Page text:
I’m also interested to know, where he draws the line between adaptive low mood and maladaptive depression.  Does he present any theory on why someone would slip from one side of the line to another?

I gather that he’s trying to get us to de-pathologize what he thinks is the more adaptive response to life’s circumstances.

I don’t mean to put you on the spot of having to presenting Rottenberg’s entire book for us, Karen—but you’ve stirred up a lot of questions!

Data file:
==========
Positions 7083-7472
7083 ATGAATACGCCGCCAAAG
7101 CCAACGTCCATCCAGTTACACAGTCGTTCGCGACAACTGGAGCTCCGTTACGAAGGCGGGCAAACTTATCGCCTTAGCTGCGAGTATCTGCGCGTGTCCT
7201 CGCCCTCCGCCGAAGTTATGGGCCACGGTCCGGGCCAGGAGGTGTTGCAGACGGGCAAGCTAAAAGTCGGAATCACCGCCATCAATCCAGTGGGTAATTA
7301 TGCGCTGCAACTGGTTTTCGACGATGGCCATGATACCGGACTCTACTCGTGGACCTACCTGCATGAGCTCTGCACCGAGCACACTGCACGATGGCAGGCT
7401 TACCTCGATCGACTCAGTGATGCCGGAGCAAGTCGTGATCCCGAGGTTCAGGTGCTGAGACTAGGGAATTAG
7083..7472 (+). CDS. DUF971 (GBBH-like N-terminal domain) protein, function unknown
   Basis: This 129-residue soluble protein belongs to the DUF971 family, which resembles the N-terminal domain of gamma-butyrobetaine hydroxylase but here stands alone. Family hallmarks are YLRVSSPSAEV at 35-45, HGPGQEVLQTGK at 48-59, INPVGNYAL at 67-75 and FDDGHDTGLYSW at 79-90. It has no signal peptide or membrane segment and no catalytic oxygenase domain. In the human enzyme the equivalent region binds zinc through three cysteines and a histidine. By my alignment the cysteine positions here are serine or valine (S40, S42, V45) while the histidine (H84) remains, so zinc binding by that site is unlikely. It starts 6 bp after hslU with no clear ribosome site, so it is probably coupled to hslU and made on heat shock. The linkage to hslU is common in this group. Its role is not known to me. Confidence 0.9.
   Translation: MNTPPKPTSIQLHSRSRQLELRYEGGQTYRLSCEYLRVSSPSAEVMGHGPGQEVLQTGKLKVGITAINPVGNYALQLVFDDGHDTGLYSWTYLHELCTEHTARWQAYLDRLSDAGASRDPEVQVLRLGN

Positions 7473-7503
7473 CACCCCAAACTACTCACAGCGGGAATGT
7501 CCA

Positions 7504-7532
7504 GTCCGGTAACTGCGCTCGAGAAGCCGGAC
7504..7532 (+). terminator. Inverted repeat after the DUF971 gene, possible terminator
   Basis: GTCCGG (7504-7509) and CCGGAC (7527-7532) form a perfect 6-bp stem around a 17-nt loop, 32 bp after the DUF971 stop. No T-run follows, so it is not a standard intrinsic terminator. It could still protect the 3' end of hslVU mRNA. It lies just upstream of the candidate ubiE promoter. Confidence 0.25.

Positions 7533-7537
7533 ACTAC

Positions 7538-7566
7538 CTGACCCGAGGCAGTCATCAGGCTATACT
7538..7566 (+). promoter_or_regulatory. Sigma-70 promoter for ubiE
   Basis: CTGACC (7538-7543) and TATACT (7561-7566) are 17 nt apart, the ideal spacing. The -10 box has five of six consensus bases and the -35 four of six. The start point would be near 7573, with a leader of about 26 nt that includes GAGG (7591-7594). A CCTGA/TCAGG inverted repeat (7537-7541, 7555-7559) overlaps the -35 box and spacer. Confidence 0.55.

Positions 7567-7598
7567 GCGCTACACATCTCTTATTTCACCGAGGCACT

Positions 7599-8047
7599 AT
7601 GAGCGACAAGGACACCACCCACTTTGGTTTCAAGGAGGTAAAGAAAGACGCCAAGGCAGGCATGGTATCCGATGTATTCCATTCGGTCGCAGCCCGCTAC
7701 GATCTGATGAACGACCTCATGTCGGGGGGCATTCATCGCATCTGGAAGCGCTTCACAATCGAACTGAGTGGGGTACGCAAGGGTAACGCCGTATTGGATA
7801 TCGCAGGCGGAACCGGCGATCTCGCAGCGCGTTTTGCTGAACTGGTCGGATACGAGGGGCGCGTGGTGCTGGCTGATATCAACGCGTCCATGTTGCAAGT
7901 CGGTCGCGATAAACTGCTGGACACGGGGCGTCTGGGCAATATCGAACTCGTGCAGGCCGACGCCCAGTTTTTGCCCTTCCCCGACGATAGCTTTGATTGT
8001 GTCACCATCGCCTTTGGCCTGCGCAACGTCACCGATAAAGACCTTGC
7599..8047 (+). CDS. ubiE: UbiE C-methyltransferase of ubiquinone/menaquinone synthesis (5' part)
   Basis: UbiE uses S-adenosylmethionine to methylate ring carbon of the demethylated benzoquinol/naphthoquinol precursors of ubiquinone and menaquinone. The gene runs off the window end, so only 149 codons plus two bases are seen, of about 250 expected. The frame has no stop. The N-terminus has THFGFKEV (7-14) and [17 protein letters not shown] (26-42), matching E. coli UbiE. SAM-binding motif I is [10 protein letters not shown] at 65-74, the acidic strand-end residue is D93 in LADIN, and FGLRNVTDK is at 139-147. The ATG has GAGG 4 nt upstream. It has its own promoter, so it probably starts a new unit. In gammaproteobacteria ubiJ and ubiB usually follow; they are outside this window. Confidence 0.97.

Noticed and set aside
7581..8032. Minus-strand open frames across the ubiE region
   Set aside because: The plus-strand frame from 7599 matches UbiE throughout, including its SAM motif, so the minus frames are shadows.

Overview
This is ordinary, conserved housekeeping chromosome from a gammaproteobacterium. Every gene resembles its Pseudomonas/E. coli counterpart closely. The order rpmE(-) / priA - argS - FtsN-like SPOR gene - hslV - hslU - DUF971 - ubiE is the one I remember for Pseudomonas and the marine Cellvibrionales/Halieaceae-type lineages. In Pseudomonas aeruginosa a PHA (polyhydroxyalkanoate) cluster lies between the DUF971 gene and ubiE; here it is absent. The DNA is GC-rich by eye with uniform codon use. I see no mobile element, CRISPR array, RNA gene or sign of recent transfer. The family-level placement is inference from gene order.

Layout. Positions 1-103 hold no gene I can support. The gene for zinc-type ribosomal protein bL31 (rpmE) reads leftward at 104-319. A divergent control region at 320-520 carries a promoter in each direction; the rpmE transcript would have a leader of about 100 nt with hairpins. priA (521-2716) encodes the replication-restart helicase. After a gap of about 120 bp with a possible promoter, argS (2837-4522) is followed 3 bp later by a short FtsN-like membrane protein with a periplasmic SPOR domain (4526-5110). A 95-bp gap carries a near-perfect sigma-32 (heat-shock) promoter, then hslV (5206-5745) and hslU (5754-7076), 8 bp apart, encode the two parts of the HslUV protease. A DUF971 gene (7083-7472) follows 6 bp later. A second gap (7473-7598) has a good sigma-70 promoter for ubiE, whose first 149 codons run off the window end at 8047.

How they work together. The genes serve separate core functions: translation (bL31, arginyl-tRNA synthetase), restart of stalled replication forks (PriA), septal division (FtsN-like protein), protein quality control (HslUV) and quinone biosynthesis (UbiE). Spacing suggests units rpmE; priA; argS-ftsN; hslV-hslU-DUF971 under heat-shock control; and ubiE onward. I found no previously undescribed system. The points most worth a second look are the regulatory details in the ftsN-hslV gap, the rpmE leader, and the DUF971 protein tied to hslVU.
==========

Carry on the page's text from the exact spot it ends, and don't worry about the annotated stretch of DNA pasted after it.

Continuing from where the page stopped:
Best to all,

Mark Cwik (Chicago)

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Date: April-06-14 8:08 PM

http://www.newyorker.com/reporting/2014/02/17/140217fa_fact_angell

This link will take you to the balm that lifted and comforted my spirits through our unending winter.

Perhaps it will make you feel less alone, too.

With heartfelt respect to all,

Jan Hope-Burke (Toronto)

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Check this out
http://nyti.ms/1hydzM6
Ann Sofia  (Tampa)

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And the beat goes on….